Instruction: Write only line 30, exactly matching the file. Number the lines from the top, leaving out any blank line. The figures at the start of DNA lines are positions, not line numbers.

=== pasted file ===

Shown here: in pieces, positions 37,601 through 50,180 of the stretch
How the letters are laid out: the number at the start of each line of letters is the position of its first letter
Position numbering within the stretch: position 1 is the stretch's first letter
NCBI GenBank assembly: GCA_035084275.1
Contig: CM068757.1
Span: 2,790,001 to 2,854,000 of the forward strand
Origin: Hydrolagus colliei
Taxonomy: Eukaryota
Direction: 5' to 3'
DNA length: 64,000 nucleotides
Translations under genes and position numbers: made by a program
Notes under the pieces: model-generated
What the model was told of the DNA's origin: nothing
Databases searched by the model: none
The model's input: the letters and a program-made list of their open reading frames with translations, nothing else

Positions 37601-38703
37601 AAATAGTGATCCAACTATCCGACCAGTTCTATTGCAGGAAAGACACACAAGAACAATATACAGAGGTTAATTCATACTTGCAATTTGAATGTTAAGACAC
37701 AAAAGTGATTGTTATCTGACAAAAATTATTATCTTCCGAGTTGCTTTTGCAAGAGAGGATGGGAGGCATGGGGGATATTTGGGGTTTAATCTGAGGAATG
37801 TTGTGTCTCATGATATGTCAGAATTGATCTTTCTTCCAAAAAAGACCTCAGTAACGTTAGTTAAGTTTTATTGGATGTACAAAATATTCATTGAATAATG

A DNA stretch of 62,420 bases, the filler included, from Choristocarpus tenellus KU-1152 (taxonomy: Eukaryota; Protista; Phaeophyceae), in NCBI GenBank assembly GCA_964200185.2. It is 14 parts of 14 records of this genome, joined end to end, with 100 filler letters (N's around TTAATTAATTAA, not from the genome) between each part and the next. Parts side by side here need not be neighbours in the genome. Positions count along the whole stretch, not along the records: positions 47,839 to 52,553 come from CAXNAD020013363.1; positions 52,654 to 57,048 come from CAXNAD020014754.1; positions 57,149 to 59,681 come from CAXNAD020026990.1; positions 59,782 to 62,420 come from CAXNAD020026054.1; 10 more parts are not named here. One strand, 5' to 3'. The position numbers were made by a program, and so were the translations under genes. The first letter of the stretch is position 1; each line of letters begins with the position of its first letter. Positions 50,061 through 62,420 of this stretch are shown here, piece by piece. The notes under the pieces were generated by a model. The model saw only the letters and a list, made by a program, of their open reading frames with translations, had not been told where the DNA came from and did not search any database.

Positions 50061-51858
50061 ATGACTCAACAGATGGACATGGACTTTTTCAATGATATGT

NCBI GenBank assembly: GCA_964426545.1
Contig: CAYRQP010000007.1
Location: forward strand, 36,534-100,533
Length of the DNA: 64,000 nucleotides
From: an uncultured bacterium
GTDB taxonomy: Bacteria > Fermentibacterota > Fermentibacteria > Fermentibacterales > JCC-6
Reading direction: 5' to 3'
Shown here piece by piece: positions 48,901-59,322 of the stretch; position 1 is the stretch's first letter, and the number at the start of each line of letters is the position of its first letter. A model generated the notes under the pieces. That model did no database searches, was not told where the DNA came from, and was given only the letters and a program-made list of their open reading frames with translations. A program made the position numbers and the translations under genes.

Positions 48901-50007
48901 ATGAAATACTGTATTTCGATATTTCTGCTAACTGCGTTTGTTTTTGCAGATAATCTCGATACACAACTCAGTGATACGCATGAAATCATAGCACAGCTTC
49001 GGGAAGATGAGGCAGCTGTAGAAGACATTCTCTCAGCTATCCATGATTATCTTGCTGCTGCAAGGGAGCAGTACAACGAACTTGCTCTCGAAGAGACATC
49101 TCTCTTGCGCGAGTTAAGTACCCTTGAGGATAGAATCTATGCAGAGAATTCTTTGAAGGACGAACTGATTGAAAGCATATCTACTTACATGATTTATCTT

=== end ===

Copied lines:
Shown here piece by piece: positions 48,901-59,322 of the stretch; position 1 is the stretch's first letter, and the number at the start of each line of letters is the position of its first letter. A model generated the notes under the pieces. That model did no database searches, was not told where the DNA came from, and was given only the letters and a program-made list of their open reading frames with translations. A program made the position numbers and the translations under genes.